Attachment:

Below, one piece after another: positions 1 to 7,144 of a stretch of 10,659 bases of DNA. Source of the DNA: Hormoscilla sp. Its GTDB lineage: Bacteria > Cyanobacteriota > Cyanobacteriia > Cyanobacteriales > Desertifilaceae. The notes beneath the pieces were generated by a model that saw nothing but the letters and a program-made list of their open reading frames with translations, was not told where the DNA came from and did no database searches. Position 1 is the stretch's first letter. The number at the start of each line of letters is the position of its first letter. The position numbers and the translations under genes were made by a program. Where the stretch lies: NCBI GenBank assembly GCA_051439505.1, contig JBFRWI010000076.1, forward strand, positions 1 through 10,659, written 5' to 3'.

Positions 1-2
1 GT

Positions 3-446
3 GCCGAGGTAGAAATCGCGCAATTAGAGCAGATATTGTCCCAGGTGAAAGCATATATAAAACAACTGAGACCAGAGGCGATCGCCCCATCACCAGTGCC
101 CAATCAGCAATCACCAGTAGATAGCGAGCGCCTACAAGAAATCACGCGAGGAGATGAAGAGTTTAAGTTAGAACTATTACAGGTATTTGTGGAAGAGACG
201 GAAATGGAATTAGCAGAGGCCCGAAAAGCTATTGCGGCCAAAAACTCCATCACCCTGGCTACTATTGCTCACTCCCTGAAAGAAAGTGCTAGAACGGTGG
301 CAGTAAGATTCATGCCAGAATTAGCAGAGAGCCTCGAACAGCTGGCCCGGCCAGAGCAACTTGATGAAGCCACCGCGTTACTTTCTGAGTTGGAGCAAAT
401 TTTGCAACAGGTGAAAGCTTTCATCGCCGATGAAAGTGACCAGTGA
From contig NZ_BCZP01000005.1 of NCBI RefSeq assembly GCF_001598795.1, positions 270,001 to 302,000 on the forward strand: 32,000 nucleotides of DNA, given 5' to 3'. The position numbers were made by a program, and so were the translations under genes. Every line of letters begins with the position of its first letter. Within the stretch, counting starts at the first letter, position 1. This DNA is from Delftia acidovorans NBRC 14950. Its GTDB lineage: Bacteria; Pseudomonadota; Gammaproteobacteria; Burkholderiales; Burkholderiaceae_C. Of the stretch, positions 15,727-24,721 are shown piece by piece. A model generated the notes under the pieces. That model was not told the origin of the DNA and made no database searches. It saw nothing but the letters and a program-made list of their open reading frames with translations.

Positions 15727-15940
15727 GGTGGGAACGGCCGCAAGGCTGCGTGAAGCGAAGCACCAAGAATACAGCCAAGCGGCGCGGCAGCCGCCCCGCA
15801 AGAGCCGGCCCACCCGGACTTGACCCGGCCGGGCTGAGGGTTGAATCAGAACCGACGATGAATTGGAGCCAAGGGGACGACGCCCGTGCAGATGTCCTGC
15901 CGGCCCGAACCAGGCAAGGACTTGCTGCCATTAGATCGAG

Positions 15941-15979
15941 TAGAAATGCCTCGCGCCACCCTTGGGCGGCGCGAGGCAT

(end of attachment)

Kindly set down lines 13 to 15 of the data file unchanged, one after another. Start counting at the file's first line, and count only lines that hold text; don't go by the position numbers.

15801 AGAGCCGGCCCACCCGGACTTGACCCGGCCGGGCTGAGGGTTGAATCAGAACCGACGATGAATTGGAGCCAAGGGGACGACGCCCGTGCAGATGTCCTGC
15901 CGGCCCGAACCAGGCAAGGACTTGCTGCCATTAGATCGAG

Positions 15941-15979